Unit 1.1

To be Negative


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Introduction

To be is a linking verb and an auxiliary verb that is essential in grammar.

When expressed in its negative form, the verb denies something about the subject.

Form

To be is an irregular verb and, in the negative form, it has this structure:
Subject + to be + not + …

Subject To Be + not Short form*
I am not I’m not
You are not You’re not/You aren’t
He is not He’s not/He isn’t
She is not She’s not/She isn’t
It is not It’s not/It isn’t
We are not We’re not/We aren’t
You are not You’re not/You aren’t
They are not They’re not/They aren’t

*The short form is used in spoken language or in informal writing.

We use to be as a linking verb between other classes of words, it gives us more details about the condition of the subject.

To be is used with:

  1. Nouns;
  2. Adjectives;
  3. Prepositional phrases (or complements).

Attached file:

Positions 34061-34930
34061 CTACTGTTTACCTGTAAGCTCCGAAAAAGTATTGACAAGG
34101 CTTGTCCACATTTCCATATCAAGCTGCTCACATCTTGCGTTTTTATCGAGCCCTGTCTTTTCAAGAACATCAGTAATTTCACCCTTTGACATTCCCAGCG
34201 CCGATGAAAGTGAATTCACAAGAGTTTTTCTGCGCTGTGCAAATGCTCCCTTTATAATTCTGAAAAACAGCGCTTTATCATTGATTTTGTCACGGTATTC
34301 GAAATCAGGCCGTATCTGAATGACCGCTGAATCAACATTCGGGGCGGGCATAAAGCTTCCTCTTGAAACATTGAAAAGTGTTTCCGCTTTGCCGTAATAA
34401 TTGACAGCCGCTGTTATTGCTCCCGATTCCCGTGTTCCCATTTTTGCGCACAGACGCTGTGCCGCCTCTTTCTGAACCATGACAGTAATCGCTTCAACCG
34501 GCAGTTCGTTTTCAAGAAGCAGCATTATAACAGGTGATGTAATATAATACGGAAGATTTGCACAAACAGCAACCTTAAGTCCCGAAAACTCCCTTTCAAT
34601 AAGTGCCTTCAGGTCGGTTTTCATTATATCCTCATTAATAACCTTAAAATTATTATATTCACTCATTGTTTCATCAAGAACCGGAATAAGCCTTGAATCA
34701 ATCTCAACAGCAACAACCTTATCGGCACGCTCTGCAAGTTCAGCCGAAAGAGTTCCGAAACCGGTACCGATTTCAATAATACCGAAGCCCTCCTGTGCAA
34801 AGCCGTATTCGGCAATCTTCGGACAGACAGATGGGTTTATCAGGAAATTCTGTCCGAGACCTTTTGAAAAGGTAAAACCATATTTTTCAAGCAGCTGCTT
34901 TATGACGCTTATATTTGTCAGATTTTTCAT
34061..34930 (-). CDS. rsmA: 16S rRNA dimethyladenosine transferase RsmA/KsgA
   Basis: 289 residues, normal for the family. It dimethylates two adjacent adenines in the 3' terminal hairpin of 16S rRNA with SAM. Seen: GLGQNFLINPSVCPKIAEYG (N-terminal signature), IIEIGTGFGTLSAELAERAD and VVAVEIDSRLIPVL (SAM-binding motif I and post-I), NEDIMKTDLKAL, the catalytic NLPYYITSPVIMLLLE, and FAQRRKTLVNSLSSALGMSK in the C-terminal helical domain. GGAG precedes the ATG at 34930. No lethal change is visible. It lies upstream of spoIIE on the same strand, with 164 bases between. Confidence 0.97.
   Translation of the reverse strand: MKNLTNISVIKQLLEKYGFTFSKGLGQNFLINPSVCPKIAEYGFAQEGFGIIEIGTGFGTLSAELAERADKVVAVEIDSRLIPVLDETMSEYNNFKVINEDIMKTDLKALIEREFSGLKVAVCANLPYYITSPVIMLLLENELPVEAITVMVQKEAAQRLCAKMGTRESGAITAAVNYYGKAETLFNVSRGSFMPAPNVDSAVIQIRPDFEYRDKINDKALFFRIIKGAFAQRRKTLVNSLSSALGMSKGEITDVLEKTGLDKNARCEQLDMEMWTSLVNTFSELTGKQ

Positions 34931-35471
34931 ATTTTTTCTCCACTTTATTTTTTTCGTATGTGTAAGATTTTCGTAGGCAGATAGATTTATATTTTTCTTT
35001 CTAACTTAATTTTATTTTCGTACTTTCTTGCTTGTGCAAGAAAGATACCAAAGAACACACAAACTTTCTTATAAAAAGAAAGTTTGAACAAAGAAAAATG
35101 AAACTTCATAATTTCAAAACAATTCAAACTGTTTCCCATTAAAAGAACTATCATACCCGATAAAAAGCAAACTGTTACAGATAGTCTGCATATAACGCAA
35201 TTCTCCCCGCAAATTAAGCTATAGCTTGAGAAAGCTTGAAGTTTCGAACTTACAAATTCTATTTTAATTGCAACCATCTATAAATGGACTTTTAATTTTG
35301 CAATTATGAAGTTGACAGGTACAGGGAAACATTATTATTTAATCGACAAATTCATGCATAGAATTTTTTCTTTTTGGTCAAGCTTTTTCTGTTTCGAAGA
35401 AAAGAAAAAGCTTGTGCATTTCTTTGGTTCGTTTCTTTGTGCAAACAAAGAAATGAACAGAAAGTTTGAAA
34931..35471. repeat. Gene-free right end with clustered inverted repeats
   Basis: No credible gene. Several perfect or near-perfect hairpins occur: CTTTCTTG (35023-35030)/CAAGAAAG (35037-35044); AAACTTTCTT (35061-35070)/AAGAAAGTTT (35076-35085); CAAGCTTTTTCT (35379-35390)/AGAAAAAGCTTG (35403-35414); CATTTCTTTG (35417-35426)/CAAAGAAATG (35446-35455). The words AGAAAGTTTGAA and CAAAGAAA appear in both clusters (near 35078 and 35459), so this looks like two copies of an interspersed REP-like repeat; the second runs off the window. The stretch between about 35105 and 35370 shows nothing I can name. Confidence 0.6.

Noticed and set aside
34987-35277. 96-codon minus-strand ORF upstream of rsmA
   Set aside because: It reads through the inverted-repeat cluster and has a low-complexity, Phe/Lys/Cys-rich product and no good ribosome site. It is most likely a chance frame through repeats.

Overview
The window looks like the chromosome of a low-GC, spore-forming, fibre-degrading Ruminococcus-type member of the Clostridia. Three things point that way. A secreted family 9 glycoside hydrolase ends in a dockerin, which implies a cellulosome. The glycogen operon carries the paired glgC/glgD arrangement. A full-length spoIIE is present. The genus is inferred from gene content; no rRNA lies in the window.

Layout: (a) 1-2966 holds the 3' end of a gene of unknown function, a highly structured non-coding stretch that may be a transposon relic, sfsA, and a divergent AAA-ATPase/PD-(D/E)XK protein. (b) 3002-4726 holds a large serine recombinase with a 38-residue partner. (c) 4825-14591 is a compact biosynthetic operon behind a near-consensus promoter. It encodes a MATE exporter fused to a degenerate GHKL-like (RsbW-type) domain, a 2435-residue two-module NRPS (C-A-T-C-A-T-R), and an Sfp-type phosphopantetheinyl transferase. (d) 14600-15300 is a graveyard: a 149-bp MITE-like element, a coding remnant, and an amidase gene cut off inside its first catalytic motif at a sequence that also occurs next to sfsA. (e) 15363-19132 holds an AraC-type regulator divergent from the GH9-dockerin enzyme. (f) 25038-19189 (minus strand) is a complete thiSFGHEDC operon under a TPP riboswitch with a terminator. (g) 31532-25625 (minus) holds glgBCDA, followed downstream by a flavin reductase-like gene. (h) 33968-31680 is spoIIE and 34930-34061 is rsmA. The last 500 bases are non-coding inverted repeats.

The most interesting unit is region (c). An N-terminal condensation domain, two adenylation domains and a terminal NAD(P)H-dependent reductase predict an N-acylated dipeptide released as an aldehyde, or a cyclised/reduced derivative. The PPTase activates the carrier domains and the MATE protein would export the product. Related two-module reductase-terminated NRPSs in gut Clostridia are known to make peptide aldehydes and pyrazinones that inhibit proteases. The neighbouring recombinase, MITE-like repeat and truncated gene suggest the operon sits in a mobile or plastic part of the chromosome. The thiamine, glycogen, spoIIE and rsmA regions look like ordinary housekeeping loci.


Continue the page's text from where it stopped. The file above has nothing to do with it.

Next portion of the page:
Example

  • am not a student.
  • You are not a lawyer.
  • He is not polite.
  • She is not 22 years old.
  • My book is not on the bed.
  • We are not doctors.
  • You aren’t famous.
  • They‘re not my best friends. 

Use

To be, in its negative form, is used to deny something about the characteristics of the subject, for example: age, behaviour, colour, jobs, nationality, personality, place, price, qualities, size, time…

Summary

To be is one of the most commonly used auxiliary verbs. To be is often used with nouns, adjectives and prepositional phrases.

In its negative form (verb followed by not), it denies the characteristics of the subject and is placed after it.

The forms are: I am not, you are not, he is not, she is not, it is not, we are not, you are not and they are not.

For example:
— “I am not tall.” = We use am not for the first person singular.
— “He is not tall.” = We use is not for the third person singular.
— “They are not tall.” = We use are not for plurals.

NOTE: We use the short form in spoken language or informal writing.

Let’s revise this content within the {Form} section. Take a look at the {Example} section that shows its use within a context.

Exercises

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